“Oh,” I blinked at him, leaning against the door. I furrowed my brows, slipping my hands in my pockets. “What happened? Did she say something to you?”

“It’s nothing she said,” he reassured me, shaking his head. “But I don’t think she approves of our marriage.”

“Whaaaat?” I exclaimed, mulling over the possibility for a few moments before responding. “Now that is silly. What led you to that conclusion?”

“I took Blythe Christmas shopping with me and I think I started planting seeds of doubt in her. I don’t think she trusts me. She asked what I did for a living and when I told her I owned some restaurants here and there she didn’t believe me. She thinks I’m being shady.”

“Well, whether she believes you or not I’m still going to marry you. She can suck it up,” I shrugged. I couldn’t deny that what Terrence was saying bothered me a bit—why did her opinion matter so much to him? Why hadn’t she been expressing these concerns to me? “But if she hasn’t said anything to you, why do you think we lack her blessing?”

“It’s the way she looks at me, Beth. She makes me feel like a liar,” he ran his tongue across his bottom lip, struggling to meet my eyes. “Yes, I know, she’s only fifteen and I should take her opinion with a grain of salt but I know what she means to you and it bothers me that I don’t have her approval. I am grateful she’s looking out for you, but I feel persecuted. I just want to clear my name first before she approaches you with this—if she ever does.”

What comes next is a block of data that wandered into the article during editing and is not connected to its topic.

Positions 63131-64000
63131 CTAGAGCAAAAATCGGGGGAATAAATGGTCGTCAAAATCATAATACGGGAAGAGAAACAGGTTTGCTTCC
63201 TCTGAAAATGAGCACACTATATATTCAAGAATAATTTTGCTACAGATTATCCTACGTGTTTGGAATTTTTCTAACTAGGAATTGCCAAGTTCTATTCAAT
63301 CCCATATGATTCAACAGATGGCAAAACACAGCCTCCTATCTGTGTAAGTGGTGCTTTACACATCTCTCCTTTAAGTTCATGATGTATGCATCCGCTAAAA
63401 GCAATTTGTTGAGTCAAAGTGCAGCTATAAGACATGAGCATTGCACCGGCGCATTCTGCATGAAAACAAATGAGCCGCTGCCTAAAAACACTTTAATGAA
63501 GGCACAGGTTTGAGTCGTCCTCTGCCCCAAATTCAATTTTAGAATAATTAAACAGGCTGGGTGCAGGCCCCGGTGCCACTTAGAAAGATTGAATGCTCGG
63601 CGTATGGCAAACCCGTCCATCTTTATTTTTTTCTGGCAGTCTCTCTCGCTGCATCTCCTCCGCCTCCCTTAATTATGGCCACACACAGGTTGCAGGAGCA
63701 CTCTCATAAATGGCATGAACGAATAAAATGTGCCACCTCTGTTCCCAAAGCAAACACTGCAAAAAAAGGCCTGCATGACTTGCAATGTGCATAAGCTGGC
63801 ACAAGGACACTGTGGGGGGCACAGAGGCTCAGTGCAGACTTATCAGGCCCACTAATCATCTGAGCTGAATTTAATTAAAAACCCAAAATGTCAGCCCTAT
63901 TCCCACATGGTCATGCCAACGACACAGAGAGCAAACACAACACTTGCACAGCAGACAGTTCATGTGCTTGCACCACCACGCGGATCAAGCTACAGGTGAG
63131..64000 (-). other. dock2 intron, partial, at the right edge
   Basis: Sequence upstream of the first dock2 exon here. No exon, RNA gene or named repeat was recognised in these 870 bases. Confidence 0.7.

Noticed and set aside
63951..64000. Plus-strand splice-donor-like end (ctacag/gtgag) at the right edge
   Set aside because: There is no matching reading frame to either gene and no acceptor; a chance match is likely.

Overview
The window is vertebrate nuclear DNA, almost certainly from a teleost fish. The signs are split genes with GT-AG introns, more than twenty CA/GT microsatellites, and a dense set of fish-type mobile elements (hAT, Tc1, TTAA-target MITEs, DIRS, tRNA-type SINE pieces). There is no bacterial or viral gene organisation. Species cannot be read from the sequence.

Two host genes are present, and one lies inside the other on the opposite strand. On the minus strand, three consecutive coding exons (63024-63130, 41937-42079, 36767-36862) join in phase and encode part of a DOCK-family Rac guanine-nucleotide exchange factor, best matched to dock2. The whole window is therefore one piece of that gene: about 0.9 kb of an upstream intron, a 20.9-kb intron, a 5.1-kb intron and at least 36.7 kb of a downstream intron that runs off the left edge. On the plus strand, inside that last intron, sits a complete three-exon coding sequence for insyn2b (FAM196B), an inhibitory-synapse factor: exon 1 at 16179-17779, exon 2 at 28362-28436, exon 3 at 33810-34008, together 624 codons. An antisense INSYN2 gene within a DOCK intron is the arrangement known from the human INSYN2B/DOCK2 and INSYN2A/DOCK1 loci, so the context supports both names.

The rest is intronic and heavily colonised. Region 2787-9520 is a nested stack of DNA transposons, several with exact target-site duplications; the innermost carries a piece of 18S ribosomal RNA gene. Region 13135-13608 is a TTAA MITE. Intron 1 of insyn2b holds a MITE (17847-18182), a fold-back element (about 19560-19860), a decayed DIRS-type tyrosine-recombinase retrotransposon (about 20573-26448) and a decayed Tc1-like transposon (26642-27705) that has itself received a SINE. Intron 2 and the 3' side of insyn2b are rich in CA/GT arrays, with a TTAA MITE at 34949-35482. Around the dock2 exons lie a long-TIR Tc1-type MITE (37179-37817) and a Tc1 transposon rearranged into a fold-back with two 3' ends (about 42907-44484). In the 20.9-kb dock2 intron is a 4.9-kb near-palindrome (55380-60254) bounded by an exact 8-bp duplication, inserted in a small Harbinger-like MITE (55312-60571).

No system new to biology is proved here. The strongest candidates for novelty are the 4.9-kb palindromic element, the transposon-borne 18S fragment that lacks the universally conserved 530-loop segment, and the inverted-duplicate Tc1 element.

“Well, the fact that I’m hearing this from you first tells me it’s not as much of a problem to Blythe as it is to you,” her being quieter around Terrence and his brothers began to make more sense. I had figured she was too nervous to say the wrong thing around Spencer. “Have you been worried that she would try to convince me to call off the wedding?”

“I figured if anyone had the power to convince you it would be Blythe. I know your mom is fully on board. My brothers have no objections. Blythe is the only loose thread,” Terrence shrugged, nearly embarrassed. “I know I’m a bit hushed about my work but it’s not because I’m being shady. There’s just not much to it. I don’t have the kind of job that needs to be unpacked or discussed—”